Some yes and some no. If this is to be applied, at least people need to have total freedom of movement.
Hmmmmm -- to *me* this kind of approach is *problematic* because the term 'politics' *implies* that there's a uniform *consistency*, meaning a single policy *everywhere*.
If the issue at-hand is 'killer cops' then there should be a fundamental *change* in police procedure so that these summary executions don't *happen* anymore, as a matter of governmental *policy*.
Would there be some specific population or locality where there should be a *looser* approach in policy to killer-cops? I just don't see how geography would be pertinent at all for this issue.
So then who / what body should have *authority* over the U.S. / NATO, since they've been 'tactically wrong'? (What's to prevent Western militarism from being 'tactically wrong' in the *future*?)
First, the citizens of those countries themselves.
Okay, yes, I agree, and we saw it historically from the people of Syria in 2013 when -- from recollection -- many went to the government buildings that were targeted for missile strikes by the U.S. / Obama.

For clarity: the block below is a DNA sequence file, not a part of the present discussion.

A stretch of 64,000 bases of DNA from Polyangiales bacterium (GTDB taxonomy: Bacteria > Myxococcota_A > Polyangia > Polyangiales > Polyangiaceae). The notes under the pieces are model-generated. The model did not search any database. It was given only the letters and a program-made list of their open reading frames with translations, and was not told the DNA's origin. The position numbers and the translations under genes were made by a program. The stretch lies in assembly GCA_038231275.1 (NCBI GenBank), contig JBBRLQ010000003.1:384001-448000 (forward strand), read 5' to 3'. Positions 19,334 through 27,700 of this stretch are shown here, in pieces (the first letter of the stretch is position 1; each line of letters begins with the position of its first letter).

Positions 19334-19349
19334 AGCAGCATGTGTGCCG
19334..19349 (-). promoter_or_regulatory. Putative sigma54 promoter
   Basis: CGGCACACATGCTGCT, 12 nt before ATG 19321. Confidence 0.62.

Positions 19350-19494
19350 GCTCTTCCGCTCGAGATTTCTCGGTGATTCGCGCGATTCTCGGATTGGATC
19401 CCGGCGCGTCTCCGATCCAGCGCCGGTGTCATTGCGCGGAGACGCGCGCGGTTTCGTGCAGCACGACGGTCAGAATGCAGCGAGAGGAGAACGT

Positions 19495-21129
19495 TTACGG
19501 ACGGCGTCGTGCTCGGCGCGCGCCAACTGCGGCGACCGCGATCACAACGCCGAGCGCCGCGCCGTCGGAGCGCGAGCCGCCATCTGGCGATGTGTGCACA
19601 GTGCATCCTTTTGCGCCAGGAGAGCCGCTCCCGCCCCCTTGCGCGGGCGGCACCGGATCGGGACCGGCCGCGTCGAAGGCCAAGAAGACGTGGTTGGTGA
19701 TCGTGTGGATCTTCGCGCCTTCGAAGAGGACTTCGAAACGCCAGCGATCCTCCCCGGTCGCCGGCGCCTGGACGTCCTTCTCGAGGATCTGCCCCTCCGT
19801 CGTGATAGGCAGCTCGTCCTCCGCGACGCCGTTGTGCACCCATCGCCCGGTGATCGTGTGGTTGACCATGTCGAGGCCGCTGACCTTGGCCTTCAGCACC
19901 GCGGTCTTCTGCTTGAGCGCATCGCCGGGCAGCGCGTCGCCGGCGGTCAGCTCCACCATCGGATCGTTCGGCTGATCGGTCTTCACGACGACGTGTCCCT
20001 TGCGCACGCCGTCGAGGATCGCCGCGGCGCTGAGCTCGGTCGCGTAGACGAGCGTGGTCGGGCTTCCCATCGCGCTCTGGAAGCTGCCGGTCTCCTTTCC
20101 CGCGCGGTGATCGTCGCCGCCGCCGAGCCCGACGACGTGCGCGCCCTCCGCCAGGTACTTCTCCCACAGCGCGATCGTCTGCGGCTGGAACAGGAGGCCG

Second, a smaller international body which does not include countries that do not respect the game rules.
Ultimately I don't think that *any* organization of capitalists will be able to be 'non-capitalist' in their decision-making -- the U.N., ICC, UNSC, etc. won't be able to have the *people's* best interests in mind with whatever approaches they come up with. We saw this clearly with MINUSTAH's treatment of Haitians.
UN hides its role in Haiti cholera outbreak
https://www.wsws.org/en/articles/2013/0 ... t-m02.html
I agree that the United States are to blame for police violence around the world, but the problem for many other places in the world is that they have even worse civil rights or even more authoritarian governments than the United States to begin with.
What do you think should *happen* with those socially reactionary places?
First, they simply cannot model their police after the United States. Come to think of it, if it is unacceptable in the United States why is it acceptable elsewhere in the first place?
Yes, I definitely agree with this ethos.
Second, for those countries I am afraid at least sanctions or embargo is required. Let those of their citizens who know better decide the rest. Lose some kind of conflicts or economic / resource competition should it arise.
'Embargo', though, implies some kind of regulation from *without* -- meaning *externally* to the country at-hand.
Trump has been *fucking up the world* with the additional sanctions set up during his administration, and how would a country *select* those who 'know better' -- these points just *beg the question* of how to get to an appropriate policy in the first place.